Going through the process of reading/studying or exercising unconsciously out of habit with the mind elsewhere – getting little more out of it than the comfort of repeating the same motions everyday.

Not that it’s ‘wrong’ – there’s no ‘wrong’ or ‘right’ about any of this.

It’s just worth thinking if this is all there is, or if you want more for yourself.

It is there at the workplace too.

How work can be reduced to firefighting, dealing with day-to-day tasks.

Limited to whatever is already going on, or the bare minimum you are directed to do but no more.

Or, only too easily, not what is useful, but what would please the boss.

Unable to see the forest for the trees, lost in picayune duties, far removed from anything of value.

The gap between what you had thought you would do, and what you actually find yourself doing.

How easy to be unaware of this, or even more easy to be aware and make peace with it, without even an attempt to reinvent yourself.

With time, there’s a chance that there’s less and less consciousness, as ‘habit’ begins to take over. Eventually here too it might become about executing the movements.

And just the same can happen with people.

They might even be appreciated and not taken for granted, but still be dealt with unconsciously. Appreciation, like anything, can become a habit.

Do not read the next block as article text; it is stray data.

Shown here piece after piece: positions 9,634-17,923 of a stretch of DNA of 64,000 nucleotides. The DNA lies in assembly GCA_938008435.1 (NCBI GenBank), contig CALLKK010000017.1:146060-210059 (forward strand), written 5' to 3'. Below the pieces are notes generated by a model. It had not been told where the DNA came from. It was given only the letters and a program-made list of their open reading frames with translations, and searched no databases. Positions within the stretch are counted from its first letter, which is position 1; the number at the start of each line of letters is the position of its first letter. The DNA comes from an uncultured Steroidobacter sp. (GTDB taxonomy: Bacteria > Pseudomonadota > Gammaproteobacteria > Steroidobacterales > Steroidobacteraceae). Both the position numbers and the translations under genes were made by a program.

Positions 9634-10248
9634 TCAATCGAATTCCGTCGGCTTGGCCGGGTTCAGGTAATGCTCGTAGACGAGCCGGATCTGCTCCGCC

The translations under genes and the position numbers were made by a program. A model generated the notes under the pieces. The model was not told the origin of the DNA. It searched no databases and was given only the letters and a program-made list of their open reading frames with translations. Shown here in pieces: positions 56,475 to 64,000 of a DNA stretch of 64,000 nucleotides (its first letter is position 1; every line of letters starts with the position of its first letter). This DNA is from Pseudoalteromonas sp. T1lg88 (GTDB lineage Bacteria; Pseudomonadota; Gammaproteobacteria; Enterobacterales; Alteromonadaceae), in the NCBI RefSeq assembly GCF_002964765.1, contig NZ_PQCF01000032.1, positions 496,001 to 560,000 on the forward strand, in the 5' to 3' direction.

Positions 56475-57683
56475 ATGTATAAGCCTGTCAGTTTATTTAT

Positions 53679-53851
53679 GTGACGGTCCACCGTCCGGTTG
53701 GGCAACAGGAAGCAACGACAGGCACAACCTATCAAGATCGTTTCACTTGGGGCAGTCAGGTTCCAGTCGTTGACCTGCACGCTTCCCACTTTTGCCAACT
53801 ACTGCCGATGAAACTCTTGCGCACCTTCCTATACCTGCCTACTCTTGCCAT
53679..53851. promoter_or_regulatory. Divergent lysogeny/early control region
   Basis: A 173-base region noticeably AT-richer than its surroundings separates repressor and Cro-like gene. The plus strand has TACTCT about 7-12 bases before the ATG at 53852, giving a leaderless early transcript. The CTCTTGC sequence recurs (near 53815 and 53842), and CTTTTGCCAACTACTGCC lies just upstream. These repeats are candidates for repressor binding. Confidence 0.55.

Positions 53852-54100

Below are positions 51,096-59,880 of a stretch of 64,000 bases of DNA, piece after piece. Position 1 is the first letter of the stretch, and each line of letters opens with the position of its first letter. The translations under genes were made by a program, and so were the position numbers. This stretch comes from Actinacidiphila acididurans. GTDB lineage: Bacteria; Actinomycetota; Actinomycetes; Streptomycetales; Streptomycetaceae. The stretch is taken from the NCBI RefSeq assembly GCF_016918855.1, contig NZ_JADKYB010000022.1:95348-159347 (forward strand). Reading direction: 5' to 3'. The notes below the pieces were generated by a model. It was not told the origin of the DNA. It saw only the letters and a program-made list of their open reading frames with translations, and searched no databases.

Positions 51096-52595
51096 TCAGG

Relationships and people get automated too, as we become used to them.

Interacting unconsciously, with the mind somewhere else, not even aware of the person in front, repeating the same actions on a loop.

How rare to give undivided attention, to interact absolutely and fully, to respond naturally, neither perfunctorily focused on something else, nor from preconceptions of the person instead of the real thing before you.

Unawareness puts the person in the background, like a processor executing a task while being busy with something else. The existence of a human is reduced to a mere detail, the human itself only a simplified abstraction.

Autopilot is not the same as ‘taking things for granted’, or devaluing things. Nor does it mean losing interest or not working hard – you might be working harder than ever.

You might still retain your joy and passion for something even as you function on autopilot.

When something is taken away one realizes its value – but until then, if there’s no awareness of that value, what is its worth?

A Constant Renewal

To live and not merely exist, to retain agency rather than function on autopilot, is to undergo a constant renewal at nearly every moment.

To die to the past, so that you don’t carry it over to the present and make a pattern out of it, fitting what is before you into the pattern, rather than dealing with it for what it is, on its merits.

And yet, have something durable enough that sustains and carries on, otherwise you join those who sway to one tune today and another tomorrow.

To not live in the future, or you risk forcing a pattern out of what you hope for, and fitting the present into that artificial creation.

Nor to live for the future, or you drag yourself through torture, pinning your hopes on a utopian dream one day.

And yet, have something that can go beyond upcoming necessities and deadlines, something that can transcend the bare minimum that is good enough for most.

And how does this happen?

Like anything of any worth, definitely not through prescriptions and How-tos – so there’s no reason to bother with them.

When you understand what you are, when you really see, and the realization is genuine – you become something else, without even trying to.